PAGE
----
My greatest overarching concern/question pertains to the plant functional group distinctions made in this study. It makes sense to separate shrubs, forbs, and grasses from each other; however, I was surprised to see annual and perennial grasses lumped this way. Sagebrush systems are home to a variety of grass growth forms, with the most notable contrast being between the native, deep-rooted perennial bunchgrasses, and the shallow-rooted exotic annual grasses (e.g. Bromus species) that are a major ecological threat throughout the biome. It sounds like both annual and perennial grasses were present at the study site, and species-level samples were collected after tracer injections, so would it be possible to separate these for the data analysis? I expect that would be more meaningful than a lumped “grass” category, and could be a very informative in a system where ecologists and land managers are at least as concerned about the future of annual grass invasion under global change as they are about woody encroachment. Some of the seasonal shifts in tracer uptake for grasses between the May and July periods could also perhaps be explained by phenological turnover between different grass species, rather than the same plants changing their rooting behavior – e.g. in Fig. 3a-b, could the high uptake from the shallowest depths be attributed to annual grasses active in May, while the shift toward the second-shallowest depth in July reflects annual grasses senescing while deeper-rooted perennials remain active?
I have a few wording quibbles that apply throughout the manuscript:
Minor comments by line number:
L58-59 – I believe that not all of these studies (e.g. Case et al 2020) used tracer techniques – check which ones are actual examples of this method, vs. examples of water uptake depth estimates along a continuum rather than a shallow vs. deep approach?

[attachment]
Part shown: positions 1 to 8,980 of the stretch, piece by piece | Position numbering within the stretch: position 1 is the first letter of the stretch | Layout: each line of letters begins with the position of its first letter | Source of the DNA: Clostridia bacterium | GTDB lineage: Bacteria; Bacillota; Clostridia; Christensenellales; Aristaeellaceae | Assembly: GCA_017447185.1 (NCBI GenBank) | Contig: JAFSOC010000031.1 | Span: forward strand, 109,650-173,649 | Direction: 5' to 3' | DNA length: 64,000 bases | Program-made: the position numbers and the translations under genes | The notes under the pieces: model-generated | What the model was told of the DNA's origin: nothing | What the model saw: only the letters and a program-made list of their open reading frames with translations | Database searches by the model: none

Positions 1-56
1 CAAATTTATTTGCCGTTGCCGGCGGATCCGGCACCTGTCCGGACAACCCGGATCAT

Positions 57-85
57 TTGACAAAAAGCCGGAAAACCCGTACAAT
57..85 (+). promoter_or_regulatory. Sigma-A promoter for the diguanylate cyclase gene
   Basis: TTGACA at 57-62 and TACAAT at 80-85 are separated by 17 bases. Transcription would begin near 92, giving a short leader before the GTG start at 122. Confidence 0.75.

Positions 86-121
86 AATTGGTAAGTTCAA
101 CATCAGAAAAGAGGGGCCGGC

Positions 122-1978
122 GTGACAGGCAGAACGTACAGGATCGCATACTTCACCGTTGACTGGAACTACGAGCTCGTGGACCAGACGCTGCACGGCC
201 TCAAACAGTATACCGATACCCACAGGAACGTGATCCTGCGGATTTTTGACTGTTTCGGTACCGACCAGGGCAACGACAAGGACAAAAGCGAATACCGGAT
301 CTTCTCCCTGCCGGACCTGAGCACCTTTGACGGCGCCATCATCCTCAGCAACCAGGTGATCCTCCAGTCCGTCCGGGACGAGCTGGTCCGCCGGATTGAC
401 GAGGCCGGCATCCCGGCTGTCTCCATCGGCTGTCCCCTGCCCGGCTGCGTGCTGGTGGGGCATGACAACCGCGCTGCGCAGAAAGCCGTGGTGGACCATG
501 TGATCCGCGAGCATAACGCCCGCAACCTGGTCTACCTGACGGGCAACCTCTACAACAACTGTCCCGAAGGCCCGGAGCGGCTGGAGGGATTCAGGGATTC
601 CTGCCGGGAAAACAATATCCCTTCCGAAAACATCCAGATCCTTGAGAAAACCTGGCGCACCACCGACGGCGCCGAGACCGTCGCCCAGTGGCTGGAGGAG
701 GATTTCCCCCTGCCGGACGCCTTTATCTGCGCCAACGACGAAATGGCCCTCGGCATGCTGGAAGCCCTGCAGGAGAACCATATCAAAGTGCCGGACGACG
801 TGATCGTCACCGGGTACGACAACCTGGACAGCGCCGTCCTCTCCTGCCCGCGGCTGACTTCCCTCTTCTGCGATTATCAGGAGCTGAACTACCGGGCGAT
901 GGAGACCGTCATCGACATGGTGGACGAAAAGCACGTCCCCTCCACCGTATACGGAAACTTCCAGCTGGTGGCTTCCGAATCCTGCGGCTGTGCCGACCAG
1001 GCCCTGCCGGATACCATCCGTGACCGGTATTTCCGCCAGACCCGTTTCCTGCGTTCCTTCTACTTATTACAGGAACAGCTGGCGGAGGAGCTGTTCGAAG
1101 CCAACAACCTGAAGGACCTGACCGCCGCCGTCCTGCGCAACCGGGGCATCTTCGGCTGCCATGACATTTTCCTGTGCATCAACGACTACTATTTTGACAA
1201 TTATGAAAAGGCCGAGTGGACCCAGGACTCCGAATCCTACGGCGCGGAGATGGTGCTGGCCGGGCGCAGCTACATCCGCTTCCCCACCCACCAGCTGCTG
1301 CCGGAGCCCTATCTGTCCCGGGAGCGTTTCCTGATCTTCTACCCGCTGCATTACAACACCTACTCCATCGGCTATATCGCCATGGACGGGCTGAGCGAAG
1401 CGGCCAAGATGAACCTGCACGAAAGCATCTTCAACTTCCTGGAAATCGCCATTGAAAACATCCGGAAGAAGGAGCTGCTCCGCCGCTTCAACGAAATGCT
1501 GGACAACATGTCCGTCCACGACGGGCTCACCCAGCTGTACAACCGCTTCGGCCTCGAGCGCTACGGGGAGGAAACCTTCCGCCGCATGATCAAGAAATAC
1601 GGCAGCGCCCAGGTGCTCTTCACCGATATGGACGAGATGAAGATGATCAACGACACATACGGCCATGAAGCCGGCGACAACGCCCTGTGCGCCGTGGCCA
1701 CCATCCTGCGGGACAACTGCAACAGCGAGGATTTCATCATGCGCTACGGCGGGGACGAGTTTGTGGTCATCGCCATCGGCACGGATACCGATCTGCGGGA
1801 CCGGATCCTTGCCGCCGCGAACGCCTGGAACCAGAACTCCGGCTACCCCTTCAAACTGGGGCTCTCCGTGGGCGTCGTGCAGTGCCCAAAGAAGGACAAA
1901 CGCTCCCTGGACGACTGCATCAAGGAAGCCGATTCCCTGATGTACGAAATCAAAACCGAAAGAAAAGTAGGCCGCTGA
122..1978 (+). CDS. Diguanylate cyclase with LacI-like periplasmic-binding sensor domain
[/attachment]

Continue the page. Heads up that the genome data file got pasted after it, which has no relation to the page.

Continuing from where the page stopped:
L74 – A previous paper is referenced that seems to have had very similar findings from the same experiment. Add a bit more explanation here of what this new paper adds – if it’s just additional years of data, what’s the question being answered by extending the time series? If it’s also that a new method or approach was applied here, explain that novel addition more clearly too.
L109-110 – Clarify whether these adjustments to event sizes meant all events were a fixed size, or if setting a minimum means larger events could also be delivered. A supplemental figure showing event size distributions for the different treatments might be helpful.
L119-122 – On what basis were the high vs. low cutoffs set? At a glance, the 4mm treatment seems much more similar to the 1-3 mm treatments than the 8 or 18 mm treatments, yet it’s lumped with those much higher values. Perhaps there’s extra information that can be shared from the first few years of the experiment to justify this split?
L126 – Clarify whether the increased soil water availability noted here was overall, or at certain depths but not others.
L167-169 – How were the two different seasons of tracer uptake data incorporated into the modeling?
L221-222 – “early season low intensity treatments,” etc., sound like a description of the treatment (low intensity rainfall manipulated early in the growing season) rather than the timing of sampling + event intensity of the treatment. Suggest re-wording to clarify this.
L298-300 – Is this circular, to say that root distributions weighted by existing plant cover correctly predicted the rank order abundance of aboveground plant cover?
Fig 3 – Make line thicknesses consistent among the four panels of this figure (the lower panels have thicker lines, which is distracting). I would also suggest putting panels for different treatments side by side (rather than seasons side by side, treatments in rows) to be consistent with the arrangement of later figures and easier to compare between treatments.
Fig 4 – The legend here seems to be incorrect – should the left panel say “Forb low,” etc.? This is also a place where I wonder about the definition of competitive advantage as simply meaning greater water uptake in a layer, where the other groups may also be using nearly as much water. Does the right panel imply there’s no niche for forbs in the high intensity treatment?
Fig 7 – The forb graphic inset is positioned such that it looks like a label for the vertical dotted line – I suggest moving it elsewhere within the figure panel to avoid confusion.